"IN THE CAUSE OF ARCHITECTURE":
The Ross Cottage and a Thesis
My overriding interest in Wright’s is in defining those characteristics that impart what we call beauty to the best of his work. Some works by Wright are universally accepted as being works of art, but the question is why they are so judged. There is also general acceptance that geometry plays a determinative role in Wright’s work. My aim is to explore the role of geometry in the best of his work, designs that display a universal quality of beauty, and do so in a way that is immediately understandable to the professional as well as to the layman.
Fallingwater is the best example of such projects; a truly outstanding work of art. Here is a building whose beauty is understood instinctively and immediately. No explanation is needed, no intellectualization. The beauty is just present in all its glory. If Wright's architecture did not have this enduring quality of art, none of us would today be discussing Wright or his work. However, no amount of intellectualizing about ethics, societal concerns, and the nature of materials, Froebel training, organic architecture, or other related subjects is going to explain why Wright's buildings possess beauty. All of the above are essential ingredients of the unfolded process but only the creative genius of the individual can combine every required element and produce a work of art.
Finally, only history will be the judge as to the lasting quality of any work of art. Wright was one of those individuals who created great art. Since the early work has passed the century mark, I think we can safely say his art will endure.
To a greater or lesser degree depending on the building, why is a Wright building beautiful? That beauty is rooted in the spatial quality of the building, and the space is a function of the geometry of the planes that determine the basic character of the structure. Strong geometry appears first in the floor plans of the earliest work but spatial quality appears, along with geometry, a bit later in the Playroom of 1893 and the Oak Park Studio of 1895, personal spaces for Wright. I make a distinction between spaces that Wright created for himself, ‘personal spaces’, and those he created for clients. He lavished his greatest talent on his own personal environments. He lived in these spaces and molded them to his will until they required no further refinement. I have discussed these particular spaces earlier.
I admit that I came to my basic conclusions quite inadvertently. While reading an essay about the influence of Froebel on the manner in which Wright used geometry, in this case with the Ross cottage, I found myself thinking, “This is sheer nonsense. Wright simply did not think that way.” This raised two obvious questions. The first is, if he didn’t think “that” way, how did he think, and secondly, how did I know how Wright thought? I had been exposed to Wright’s work for some fifty years at this point and obviously drawn some conclusions as to how he proceeded to solve architectural problems. That didn’t mean I approached the problem solving process by intellectual examination, but nevertheless I had concluded, at least in very broad terms, how he approached the architectural design problem. The next step was to examine how he thought, or did not think, about the Ross cottage.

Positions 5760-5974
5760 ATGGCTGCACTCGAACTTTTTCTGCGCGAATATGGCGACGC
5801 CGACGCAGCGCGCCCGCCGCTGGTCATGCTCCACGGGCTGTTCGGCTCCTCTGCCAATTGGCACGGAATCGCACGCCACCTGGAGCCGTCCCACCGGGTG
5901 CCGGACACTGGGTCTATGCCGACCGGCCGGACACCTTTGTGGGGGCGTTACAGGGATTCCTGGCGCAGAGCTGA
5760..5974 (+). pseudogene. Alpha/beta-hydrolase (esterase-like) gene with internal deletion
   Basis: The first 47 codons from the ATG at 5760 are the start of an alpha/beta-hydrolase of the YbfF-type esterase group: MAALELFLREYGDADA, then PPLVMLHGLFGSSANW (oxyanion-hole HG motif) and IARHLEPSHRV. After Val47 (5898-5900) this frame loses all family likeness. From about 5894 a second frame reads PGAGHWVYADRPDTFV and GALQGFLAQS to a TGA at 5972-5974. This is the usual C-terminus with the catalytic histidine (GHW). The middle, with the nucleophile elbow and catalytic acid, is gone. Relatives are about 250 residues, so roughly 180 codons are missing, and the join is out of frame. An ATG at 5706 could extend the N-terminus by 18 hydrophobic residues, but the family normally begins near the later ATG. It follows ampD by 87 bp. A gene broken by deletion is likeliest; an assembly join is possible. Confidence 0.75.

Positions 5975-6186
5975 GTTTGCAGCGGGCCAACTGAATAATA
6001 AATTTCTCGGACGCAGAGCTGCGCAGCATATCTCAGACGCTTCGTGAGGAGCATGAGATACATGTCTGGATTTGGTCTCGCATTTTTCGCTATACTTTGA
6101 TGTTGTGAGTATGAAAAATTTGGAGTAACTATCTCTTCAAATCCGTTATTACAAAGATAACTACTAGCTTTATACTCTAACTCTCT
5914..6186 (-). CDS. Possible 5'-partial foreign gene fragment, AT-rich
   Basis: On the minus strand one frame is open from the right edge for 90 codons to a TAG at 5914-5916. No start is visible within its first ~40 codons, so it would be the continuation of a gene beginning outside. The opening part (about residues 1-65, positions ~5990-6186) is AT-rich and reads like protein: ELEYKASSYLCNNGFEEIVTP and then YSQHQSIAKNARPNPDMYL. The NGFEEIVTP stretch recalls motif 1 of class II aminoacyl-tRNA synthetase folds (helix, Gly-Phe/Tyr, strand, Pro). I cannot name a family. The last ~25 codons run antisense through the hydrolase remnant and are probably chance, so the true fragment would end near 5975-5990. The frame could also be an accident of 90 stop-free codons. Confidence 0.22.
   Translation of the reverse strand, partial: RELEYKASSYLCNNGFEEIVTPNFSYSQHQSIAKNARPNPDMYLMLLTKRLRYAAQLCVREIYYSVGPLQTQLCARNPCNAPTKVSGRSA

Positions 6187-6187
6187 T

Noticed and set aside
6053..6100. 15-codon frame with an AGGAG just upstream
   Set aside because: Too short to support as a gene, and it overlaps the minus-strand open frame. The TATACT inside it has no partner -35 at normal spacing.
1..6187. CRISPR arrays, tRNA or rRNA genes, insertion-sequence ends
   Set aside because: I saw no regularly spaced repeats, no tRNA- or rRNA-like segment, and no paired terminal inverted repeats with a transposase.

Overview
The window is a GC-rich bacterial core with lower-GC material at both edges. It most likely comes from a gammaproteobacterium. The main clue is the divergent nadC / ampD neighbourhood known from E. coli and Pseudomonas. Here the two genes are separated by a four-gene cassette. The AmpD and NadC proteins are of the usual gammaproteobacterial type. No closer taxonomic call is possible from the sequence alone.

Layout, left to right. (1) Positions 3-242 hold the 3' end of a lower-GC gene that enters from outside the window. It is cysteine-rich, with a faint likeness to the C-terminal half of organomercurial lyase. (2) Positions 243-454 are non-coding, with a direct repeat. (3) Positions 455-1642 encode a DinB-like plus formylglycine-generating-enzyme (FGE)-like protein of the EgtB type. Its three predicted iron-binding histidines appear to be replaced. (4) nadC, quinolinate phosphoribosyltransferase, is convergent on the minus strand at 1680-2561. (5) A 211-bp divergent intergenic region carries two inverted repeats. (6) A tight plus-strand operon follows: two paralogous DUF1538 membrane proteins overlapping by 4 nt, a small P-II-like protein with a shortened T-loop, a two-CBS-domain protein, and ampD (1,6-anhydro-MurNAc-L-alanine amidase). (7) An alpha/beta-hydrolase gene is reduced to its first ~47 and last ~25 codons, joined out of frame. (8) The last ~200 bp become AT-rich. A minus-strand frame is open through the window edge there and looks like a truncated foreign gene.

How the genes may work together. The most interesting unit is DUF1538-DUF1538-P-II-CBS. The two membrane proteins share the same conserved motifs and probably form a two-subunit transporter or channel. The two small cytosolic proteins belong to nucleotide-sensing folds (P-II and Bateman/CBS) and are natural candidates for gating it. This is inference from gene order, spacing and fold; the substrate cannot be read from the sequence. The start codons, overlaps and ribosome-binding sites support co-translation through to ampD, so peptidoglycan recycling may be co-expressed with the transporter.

The earliest published drawings of the Ross cottage were drawn especially for Frank Lloyd Wright's Ausgefurte Bauten; the Hitchcock drawings are derivatives of these drawings. They are all right for their intended purpose but are not adequate for serious examination. Neither the preliminary nor working drawings have ever been published, so a visit to the Getty Research Library was in order to examine images of the original drawings. Before I get to the Ross cottage, however, there are precursors to be considered bridging the gap between Wright’s 1889 house for himself and the 1902 Ross Cottage. After all, this is a period of 13 years. A sea change had taken place in Wright’s design vocabulary. The Ross cottage of 1902 is not only fascinating for its geometry, but is also prototypical of almost all the relevant forms common to Wright's residential work from 1902 to the time of his death in 1959.
THE ROSS COTTAGE PRECURSORS
By 1902, Wright was a major force in the field of architecture with several masterpieces to his credit, including the 1893 playroom added to his 1889 home, the 1895 Studio, the 1896 Romeo and Juliet windmill, the 1900 Bradley and Hickock houses, and in 1902 the Heurtley and Willits houses, the Hillside Home School buildings, and the Ross cottage.
The Ross and other concurrent cottages are of particular importance for their simplicity and originality of concept. They tend to be simple direct solutions to a problem. By 1900, he reached a new plateau of maturity with the Pitkin cottage. Like Wright’s own 1889 house, the Pitkin project is no masterpiece, but the design is important for the ideas that it represents. The most obvious feature of the scheme is the broad rectangular stylobate that serves as a base for the entire structure. The device is similar to the verandas in Wright’s 1889 house, but here is used much more decisively. The main body of the house is a simple rectangle that occupies the center portion of the stylobate and is congruent with it at the back wall. There is an 8’-0” wide cross rectangle defined by two service areas at the outside corners of the stylobate at the back. These alignments create a cross gable at the first floor whose ridge is in-line with the back wall of the second floor. The effect produces a consciously designed relationship that approaches the cruciform: what this cottage is all about. This device is obvious on the elevations, as well as on the floor plan, if you look. The broad chimney mass, which becomes dominant in future work, appears here for the first time and requires a walk through on the second floor, but does emerge as an exterior design element. Also, the first real, but incomplete, unit system makes an appearance. The Swiss Chalet look is out of place in the context of the ideas demonstrated in the concept of the job, which is clearly Wright’s. That look is particularly offensive on the South Elevation. The East Elevation best reveals Wright had in mind.